One of the top inflows leaders this week is an ETF that focuses on Emerging Markets Bonds, PowerShares Emerging Markets Sovereign Debt (NYSEArca: PCY).
The fund has attracted more than $400 million in recent sessions and now holds approximately $2.7 billion in overall assets under management. The objective of PCY is to track the DB Emerging Markets USD Liquid Balanced Index, which is composed of emerging markets U.S. dollar denominated government bonds that are issued by emerging market economies (currently 22 countries are in this universe).
The selection criteria for particular bonds is something that is proprietary to PowerShares, and the overall portfolio is re-balanced quarterly. Currently, top holdings are issues from countries including Romania (4.22% of the index), Pakistan (3.37%), Korea Republic (2.07%), and Vietnam (3.02%). Other countries including the likes of Turkey, Peru, the Russian Federation, and others are represented at one time of another within this product, and it largely creates a “fresh” picture of what Emerging Markets economies and investing is all about. [Finding the Best ETFs for Emerging Market Bonds]
Oftentimes in the industry, the investor or portfolio manager views Emerging Markets as nothing more than the “BRICs,” which over time, is generally losing its relevance as an acronym to describe EM investing. The “BRICs” acronym points to Brazil, Russia, India, and China, but the term itself is beginning to “date” itself over time.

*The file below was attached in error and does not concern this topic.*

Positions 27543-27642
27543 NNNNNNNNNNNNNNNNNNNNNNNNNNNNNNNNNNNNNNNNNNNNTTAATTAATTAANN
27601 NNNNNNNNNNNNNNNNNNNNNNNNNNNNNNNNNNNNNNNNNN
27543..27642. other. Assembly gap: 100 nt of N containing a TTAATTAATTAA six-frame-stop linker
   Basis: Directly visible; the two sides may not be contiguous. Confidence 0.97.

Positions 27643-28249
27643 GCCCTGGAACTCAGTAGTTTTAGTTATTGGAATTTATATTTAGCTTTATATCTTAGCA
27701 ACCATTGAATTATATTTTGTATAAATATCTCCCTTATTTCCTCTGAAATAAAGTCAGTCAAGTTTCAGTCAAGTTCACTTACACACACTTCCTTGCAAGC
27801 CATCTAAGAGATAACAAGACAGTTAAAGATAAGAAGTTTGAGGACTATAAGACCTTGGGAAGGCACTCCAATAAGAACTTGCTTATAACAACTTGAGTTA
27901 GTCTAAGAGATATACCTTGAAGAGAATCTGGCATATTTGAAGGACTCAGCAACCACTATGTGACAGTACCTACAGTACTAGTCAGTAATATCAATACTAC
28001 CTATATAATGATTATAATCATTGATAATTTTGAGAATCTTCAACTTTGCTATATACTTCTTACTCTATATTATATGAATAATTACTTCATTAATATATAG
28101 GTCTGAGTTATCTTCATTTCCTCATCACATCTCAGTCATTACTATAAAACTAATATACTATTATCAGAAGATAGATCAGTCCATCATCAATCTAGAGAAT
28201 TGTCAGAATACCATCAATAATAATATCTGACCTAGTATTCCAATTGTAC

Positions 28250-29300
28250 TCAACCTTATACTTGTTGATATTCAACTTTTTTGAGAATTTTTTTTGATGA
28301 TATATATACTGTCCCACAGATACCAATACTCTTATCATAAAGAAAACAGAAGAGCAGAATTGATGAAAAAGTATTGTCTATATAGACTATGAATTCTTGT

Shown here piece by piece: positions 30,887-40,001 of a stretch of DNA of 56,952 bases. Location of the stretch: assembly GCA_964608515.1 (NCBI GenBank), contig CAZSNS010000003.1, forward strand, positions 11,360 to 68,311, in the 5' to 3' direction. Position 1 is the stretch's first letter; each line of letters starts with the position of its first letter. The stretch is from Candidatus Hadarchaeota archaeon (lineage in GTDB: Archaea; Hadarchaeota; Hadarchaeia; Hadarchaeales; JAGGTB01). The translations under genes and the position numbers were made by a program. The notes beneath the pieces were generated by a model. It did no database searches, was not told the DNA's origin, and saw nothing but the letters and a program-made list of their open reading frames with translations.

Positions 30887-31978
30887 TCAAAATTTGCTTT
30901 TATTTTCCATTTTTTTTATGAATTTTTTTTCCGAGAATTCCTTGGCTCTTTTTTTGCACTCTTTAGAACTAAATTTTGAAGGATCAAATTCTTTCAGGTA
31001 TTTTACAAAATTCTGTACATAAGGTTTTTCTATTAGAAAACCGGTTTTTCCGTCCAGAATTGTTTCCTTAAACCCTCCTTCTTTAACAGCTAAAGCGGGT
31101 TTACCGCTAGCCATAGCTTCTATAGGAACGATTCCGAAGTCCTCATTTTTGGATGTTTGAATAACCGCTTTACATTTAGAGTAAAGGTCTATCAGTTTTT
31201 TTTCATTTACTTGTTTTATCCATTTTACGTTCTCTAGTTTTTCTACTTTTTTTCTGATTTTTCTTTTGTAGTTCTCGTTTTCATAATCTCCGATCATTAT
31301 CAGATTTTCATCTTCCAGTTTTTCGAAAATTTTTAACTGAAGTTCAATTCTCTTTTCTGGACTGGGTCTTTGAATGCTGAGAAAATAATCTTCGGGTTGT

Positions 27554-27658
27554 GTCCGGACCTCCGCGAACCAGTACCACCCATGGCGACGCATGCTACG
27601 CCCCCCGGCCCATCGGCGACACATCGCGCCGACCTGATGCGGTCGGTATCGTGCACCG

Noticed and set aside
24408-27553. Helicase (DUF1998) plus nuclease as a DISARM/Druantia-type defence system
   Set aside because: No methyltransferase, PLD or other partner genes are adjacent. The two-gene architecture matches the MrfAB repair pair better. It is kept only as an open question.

With the face of Emerging Market investing changing swiftly thanks to the broad innovation of many very focused segments of the EM space via ETFs, economies such as Turkey, Vietnam, Romania, and countless others are now “investable” in terms of being available to the public via ETF strategies.
PCY currently offers an SEC 30 Day Yield of 4.20%, and the performance has been rather impressive too lately, with the ETF hitting a new multi-year high yesterday. Year to date, the fund has rallied 13.78%, and since inception back in 2007, PCY is up 19.73% so clearly a meaningful portion of this overall performance over time has occurred in 2012. Recent heavier trading volumes in the product and the inflows we have noted seem to point that at least one large institutional investor believes the price run in the EM bond space still has potential legs.
PowerShares Emerging Markets Sovereign Debt
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